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I have a situation where I might need to apply a multiplier to a value in order to get the correct results. This involves computing the value using floating point division.

I'm thinking it would be a good idea to check the values before I perform floating point logic on them to save processor time, however I'm not sure how efficient it will be at run-time either way.

I'm assuming that the if check is 1 or 2 instructions (been a while since assembly class), and that the floating point operation is going to be many more than that.

//Check 
if (a != 10) {              //1 or 2 instructions?
    b *= (float) a / 10;    //Many instructions?
}

Value a is going to be '10' most of the time, however there are a few instances where it wont be. Is the floating point division going to take very many cycles even if a is equal to the divisor?

Will the previous code with the if statement execute more efficiently than simply the next one without?

//Don't check
b *= (float) a / 10;    //Many instructions?

Granted there wont be any noticable difference either way, however I'm curious as to the behavior of the floating point multiplication when the divisor is equal to the dividend in case things get processor heavy.

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Have you tried microbenchmarking both versions? –  millimoose Jan 13 '12 at 20:40
    
No, not yet, I will update my question when I do –  styler1972 Jan 13 '12 at 20:43
2  
Yeah, benchmark first, in order to determine if it matters; if not, do the simplest thing. That said: a branch miss should be more expensive than a division, so a check shouldn't be worthwhile unless the branch is highly predictable. –  comingstorm Jan 13 '12 at 22:08

3 Answers 3

up vote 5 down vote accepted

Assuming this is in some incredibly tight loop, executed billions of times, so the difference of 1-2 instructions matters, since otherwise you should probably not bother --

Yes you are right to weigh the cost of the additional check each time, versus the savings when the check is true. But my guess is that it has to be true a lot to overcome not only the extra overhead, but the fact that you're introducing a branch, which will ultimately do more to slow you down via a pipeline stall in the CPU in the JIT-compiled code than you'll gain otherwise.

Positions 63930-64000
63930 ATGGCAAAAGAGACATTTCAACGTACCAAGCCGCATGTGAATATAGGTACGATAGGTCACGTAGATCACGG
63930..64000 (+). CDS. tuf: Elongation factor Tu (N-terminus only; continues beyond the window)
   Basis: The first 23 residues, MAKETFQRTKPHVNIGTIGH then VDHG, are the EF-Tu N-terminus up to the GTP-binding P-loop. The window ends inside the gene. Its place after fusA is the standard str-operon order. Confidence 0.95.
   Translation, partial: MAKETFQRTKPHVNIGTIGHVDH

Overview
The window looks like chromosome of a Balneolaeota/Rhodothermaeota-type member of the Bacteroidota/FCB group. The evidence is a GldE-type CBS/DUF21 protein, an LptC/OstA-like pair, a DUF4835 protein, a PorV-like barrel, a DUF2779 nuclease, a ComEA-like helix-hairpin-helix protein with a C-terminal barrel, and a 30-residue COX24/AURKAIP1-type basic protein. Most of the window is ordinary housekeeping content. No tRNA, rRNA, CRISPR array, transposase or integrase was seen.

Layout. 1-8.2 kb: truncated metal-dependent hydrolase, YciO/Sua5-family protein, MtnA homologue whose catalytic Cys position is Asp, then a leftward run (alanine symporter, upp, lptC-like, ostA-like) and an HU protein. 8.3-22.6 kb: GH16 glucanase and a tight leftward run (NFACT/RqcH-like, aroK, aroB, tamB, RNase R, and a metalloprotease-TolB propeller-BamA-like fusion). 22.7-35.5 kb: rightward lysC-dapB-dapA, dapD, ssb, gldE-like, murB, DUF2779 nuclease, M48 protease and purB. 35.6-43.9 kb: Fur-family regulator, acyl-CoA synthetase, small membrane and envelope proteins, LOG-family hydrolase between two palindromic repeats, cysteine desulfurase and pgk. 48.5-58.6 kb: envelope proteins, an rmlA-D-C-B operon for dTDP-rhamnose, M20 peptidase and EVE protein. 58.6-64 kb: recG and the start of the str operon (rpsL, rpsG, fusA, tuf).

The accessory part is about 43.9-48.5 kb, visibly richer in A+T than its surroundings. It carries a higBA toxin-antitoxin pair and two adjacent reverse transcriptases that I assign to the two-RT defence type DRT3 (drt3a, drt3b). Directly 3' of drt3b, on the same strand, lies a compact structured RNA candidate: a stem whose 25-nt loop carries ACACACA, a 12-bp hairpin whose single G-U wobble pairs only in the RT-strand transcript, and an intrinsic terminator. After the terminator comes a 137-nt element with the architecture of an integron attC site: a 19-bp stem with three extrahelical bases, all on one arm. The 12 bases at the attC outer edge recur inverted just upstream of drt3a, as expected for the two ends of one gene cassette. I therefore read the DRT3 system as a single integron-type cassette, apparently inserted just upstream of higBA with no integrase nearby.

If a == 10 a whole lot, I'd imagine there's a better and faster way to take advantage of that somehow, earlier in the code.

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+1 For re-factoring out the check into a less trafficked area of code –  styler1972 Jan 13 '12 at 22:22

IIRC, floating-point multiplication is much less expensive than division, so this might be faster than both:

b *= (a * 0.1);
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2  
If you can live with the fact that this is NOT exactly the same as division by 10.. –  Voo Jan 14 '12 at 0:32

If you do end up needing to optimize this code I would recommend using Caliper to do micro benchmarks of your inner loops. It's very hard to predict accurately what sort of effect these small modifications will have. Especially in Java where how the VM behaves is bit of an unknown since in theory it can optimize the code on the fly. Best to try several strategies and see what works.

http://code.google.com/p/caliper/

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